To test this theory I need only look back on those times when I said or thought “it’s not fair” and ask myself, “In all of that time, did it ever become more fair because I thought it wasn’t? Did complaining ever fix anything? Did coveting someone else’s “ease in life” ever make mine better?” Of course not.
Were he alive, my dad would add: “Weigh that jealousy in one hand and shit in the other… Tell me which fills first.”
My life only got better when I did the easy thing and quit looking for the easy way out.
I’m not big on two-a-days anymore, that was for the triathlon days. Besides, a training ride today is 50-80 miles where back then it was more like 25…
That said, yesterday was one of those perfect days. 82 gloriously, perfectly sunny degrees, a gentle breeze from the south, crickets, frogs, heck even the cicadas were sounding pretty cool. I pulled into the driveway with the window rolled down and our $75 wind chime played the most beautiful song (Yes. It was worth every penny)…
These days are in short supply now. Before long I’ll be cooped up in the living room on a Saturday morning watching the snow fly and a movie as I pedal away on my godforsaken trainer. One must take advantage when the opportunity strikes.
Mrs. Bgddy wanted to take the mountain bikes out today. I wasn’t to jazzed about the idea but I relented. At least we wouldn’t have to worry much about traffic. The one thing gravel roads are good for… Mountain biking.
We didn’t even worry about pace. We talked about some fun stuff, then argued politics for a minute, then went back to fun stuff… some things are just better left alone.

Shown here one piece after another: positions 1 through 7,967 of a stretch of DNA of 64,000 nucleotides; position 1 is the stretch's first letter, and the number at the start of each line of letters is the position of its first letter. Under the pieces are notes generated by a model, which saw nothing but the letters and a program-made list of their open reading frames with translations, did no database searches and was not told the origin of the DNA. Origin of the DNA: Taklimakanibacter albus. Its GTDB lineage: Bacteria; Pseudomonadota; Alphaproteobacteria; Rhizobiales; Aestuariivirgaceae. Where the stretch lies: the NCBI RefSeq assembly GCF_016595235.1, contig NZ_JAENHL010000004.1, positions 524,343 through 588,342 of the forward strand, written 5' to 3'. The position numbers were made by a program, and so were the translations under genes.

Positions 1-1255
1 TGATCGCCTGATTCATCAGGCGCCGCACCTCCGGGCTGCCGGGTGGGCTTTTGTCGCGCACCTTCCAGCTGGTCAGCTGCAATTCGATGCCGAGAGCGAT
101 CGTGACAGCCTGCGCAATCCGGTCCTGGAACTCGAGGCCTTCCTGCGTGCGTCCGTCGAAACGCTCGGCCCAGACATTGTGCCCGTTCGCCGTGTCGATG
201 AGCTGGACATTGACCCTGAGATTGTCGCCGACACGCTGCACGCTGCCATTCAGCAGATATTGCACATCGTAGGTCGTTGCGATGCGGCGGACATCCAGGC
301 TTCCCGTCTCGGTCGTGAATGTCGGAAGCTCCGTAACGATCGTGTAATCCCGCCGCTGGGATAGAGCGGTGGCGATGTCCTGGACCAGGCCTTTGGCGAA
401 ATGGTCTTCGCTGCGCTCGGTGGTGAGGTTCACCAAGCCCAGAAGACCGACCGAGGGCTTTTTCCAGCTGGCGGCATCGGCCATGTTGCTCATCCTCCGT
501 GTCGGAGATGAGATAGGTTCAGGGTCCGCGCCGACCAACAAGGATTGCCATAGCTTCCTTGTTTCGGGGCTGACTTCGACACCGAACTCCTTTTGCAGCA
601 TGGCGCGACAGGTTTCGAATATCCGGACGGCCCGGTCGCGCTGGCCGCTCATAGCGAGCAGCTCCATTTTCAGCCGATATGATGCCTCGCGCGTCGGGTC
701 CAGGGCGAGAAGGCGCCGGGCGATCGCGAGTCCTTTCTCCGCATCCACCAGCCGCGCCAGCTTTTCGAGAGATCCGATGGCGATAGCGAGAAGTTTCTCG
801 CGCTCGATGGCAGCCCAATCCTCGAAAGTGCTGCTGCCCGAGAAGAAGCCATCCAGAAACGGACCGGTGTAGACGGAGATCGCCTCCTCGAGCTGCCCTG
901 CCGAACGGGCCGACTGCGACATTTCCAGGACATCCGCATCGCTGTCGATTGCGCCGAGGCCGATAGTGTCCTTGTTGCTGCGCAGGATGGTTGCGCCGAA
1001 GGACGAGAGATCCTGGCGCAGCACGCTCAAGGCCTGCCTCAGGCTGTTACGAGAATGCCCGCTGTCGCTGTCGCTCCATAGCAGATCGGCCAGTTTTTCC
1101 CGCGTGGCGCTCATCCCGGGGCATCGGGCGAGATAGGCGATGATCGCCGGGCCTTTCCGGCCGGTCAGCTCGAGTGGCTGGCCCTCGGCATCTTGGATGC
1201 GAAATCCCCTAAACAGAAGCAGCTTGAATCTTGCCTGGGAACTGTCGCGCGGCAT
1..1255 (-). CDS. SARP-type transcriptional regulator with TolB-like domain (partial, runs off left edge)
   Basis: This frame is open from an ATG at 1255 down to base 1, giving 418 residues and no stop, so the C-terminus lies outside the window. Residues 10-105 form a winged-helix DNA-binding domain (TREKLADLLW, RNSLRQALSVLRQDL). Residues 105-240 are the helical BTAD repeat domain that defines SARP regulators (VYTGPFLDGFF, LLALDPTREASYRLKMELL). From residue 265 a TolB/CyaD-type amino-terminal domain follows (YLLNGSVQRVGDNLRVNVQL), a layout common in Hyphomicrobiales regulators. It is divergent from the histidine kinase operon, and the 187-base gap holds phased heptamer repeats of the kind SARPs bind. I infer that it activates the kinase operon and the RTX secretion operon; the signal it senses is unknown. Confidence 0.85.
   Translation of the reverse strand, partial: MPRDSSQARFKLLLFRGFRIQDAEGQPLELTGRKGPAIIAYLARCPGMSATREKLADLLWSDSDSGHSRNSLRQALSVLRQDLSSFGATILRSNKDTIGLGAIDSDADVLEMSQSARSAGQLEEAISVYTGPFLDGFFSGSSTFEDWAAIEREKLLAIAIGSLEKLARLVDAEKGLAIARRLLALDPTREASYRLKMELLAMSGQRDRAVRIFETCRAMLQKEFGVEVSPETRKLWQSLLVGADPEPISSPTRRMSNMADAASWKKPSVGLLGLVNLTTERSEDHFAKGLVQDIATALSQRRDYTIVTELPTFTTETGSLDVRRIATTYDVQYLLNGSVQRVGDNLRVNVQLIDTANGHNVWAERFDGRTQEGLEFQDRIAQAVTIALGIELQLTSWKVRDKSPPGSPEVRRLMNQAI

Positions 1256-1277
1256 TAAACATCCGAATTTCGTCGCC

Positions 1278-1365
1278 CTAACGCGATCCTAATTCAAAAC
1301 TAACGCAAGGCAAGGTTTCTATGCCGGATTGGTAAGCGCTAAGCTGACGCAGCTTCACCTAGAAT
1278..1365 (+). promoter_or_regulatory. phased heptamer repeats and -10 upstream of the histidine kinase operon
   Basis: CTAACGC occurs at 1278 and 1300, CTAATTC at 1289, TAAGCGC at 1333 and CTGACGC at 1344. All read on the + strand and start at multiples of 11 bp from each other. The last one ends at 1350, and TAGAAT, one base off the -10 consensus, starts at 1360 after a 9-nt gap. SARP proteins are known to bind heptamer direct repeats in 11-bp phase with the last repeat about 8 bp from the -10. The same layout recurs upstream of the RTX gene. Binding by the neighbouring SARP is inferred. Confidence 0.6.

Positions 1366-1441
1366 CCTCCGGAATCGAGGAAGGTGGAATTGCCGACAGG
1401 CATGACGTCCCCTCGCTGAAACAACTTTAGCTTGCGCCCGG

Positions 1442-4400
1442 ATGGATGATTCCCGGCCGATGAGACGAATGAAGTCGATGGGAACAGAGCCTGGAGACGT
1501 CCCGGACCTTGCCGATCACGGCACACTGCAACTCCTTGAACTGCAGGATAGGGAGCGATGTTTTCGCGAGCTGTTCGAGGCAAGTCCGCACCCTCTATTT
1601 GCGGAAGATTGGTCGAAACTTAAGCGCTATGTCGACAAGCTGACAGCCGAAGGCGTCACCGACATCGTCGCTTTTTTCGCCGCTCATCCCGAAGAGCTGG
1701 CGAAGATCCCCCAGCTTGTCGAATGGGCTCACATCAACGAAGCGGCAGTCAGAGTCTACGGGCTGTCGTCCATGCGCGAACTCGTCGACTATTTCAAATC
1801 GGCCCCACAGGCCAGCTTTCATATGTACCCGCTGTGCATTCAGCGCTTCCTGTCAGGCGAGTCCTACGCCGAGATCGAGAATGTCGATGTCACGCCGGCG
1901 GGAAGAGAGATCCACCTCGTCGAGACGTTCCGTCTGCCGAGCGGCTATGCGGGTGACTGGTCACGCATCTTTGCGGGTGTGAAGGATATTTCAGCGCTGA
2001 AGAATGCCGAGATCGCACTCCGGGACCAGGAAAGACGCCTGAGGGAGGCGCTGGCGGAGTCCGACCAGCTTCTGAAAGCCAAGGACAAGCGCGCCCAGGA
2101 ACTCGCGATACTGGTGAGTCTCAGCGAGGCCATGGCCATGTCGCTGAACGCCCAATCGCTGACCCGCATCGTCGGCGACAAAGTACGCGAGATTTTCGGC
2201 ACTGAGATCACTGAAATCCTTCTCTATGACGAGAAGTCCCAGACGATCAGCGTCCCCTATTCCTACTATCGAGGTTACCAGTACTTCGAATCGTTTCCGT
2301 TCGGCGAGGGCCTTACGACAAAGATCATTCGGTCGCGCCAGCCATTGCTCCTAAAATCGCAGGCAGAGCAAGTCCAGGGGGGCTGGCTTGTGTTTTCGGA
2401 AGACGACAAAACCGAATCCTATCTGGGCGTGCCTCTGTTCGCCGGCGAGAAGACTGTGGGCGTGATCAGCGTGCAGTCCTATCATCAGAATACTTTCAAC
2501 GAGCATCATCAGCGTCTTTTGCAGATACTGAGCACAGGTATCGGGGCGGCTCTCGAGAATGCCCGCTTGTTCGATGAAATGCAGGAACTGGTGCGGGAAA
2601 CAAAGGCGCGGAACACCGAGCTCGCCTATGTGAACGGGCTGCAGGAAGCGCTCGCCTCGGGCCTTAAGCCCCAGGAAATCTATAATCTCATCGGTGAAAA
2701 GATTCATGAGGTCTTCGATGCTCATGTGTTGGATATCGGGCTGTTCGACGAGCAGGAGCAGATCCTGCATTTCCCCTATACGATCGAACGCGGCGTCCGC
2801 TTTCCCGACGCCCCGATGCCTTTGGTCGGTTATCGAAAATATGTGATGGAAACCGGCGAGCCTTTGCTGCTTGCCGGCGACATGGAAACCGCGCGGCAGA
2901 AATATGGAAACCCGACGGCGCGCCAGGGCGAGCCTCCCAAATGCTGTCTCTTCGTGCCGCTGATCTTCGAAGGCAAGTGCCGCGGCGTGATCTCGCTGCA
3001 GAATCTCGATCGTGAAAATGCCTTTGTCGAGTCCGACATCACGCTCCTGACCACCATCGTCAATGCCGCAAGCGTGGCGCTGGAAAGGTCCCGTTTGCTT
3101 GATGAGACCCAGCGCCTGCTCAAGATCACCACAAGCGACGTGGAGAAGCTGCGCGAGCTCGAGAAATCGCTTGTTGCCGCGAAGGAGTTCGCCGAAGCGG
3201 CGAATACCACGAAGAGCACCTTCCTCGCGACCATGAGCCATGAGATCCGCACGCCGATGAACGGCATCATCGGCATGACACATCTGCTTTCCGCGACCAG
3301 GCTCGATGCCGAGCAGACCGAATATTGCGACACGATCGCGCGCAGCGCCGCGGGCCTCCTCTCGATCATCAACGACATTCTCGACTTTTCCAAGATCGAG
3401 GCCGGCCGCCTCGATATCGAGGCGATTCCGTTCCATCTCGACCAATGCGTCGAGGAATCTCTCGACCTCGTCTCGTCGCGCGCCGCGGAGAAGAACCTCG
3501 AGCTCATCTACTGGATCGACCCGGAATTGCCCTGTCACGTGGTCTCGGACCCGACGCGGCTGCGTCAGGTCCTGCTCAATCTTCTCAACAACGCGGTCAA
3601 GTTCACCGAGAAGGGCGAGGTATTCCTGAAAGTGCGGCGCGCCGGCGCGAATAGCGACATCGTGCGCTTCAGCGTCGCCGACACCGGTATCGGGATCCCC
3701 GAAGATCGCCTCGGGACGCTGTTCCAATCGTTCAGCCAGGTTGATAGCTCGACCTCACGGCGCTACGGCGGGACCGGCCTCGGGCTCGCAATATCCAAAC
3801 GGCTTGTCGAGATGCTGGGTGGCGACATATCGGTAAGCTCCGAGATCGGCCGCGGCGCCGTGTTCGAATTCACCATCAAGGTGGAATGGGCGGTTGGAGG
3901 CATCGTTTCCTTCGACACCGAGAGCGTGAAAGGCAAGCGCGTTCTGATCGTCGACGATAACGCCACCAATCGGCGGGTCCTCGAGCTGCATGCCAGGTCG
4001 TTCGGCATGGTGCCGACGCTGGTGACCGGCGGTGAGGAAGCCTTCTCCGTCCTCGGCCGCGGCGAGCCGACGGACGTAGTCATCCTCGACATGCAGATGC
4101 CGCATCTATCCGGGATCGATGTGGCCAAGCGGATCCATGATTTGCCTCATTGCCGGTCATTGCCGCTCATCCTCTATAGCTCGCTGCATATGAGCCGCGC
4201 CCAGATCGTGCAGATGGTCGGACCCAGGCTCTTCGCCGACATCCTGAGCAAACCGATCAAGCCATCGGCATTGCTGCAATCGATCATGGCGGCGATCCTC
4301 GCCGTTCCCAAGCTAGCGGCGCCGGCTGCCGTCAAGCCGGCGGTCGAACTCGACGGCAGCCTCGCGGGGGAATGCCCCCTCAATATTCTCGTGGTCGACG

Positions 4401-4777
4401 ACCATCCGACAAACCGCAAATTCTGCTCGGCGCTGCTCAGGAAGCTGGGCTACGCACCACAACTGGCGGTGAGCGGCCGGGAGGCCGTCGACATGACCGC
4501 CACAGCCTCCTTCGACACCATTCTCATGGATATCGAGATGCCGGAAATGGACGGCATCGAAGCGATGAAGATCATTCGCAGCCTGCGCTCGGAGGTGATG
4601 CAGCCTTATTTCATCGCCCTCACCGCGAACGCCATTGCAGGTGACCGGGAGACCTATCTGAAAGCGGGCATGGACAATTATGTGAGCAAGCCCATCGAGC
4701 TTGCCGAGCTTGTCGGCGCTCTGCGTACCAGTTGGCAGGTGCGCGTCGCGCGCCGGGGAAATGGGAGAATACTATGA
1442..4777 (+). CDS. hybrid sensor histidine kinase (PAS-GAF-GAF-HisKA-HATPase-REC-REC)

We hit a stretch where we just rolled along, enjoying the warmth, sun and breeze… and we rolled into the driveway too soon. I could have gone for hours last night. The girls had swimming though, so we’d done all we could. A little more than 11 miles…
After Mrs. Bgddy left with the girls I pumped up the Venge’s tires and headed back out. I rode up to the bike shop to say hello to the fellas and talk wheels for a minute. Did my favorite corner and headed for home, an easy but solid 18 mph average.
Two great rides, 24 miles total, and I’m a happy man.
Now it’s time to eat!
Some days, 50 minutes on a bike just isn’t enough. Some days are just too perfect. Today was one of those days, and this is why I cycle.
It was hot last evening, mid-80’s. And windy. I hate the wind on club ride nights and we’ve only had three the whole season where we could just tuck in and get a good draft.
On the other hand, I got my Venge back from the shop before the ride. I can cruise to a 22 mph average on my 5200 but it’s work. That same pace on the Venge is noticeably less work… you know, after writing that, “less work” probably isn’t the proper phrase. “Easier” isn’t it either. Maybe more comfortable or more enjoyable?… See, here’s the deal. I can feel the drag on the 5200. Between the round fork tubes, all of the cables and the fact that the bike is four or five pounds heavier, it just feels sluggish. That’s the ticket! I have to pedal through the sluggishness of the bike.
Anyway, during the 8-1/2 mile warm-up, I tried to get everyone to come to a consensus on how we were going to handle the ride. Where we were going to drop, how much we would protect Brad… I got nothing. So I just rolled with it. I was going to give it my best and call that good.
Turned out the racers of the group figured it out for us. Ten miles into the 30 mile ride, I was up front, pulling 23 mph into a heavy 15 mph wind, and at the end of my turn. I heard someone coming up on my left, over the yellow line. One racer, another, and another… then two more. On the hard, unsheltered side.
I flicked off to the left and let one of the other guys give chase, I was in no shape for bridging a gap after more than two minutes in the wind. In all, maybe eight or ten, in total, made it. The rest let them go. Didn’t break my heart at all.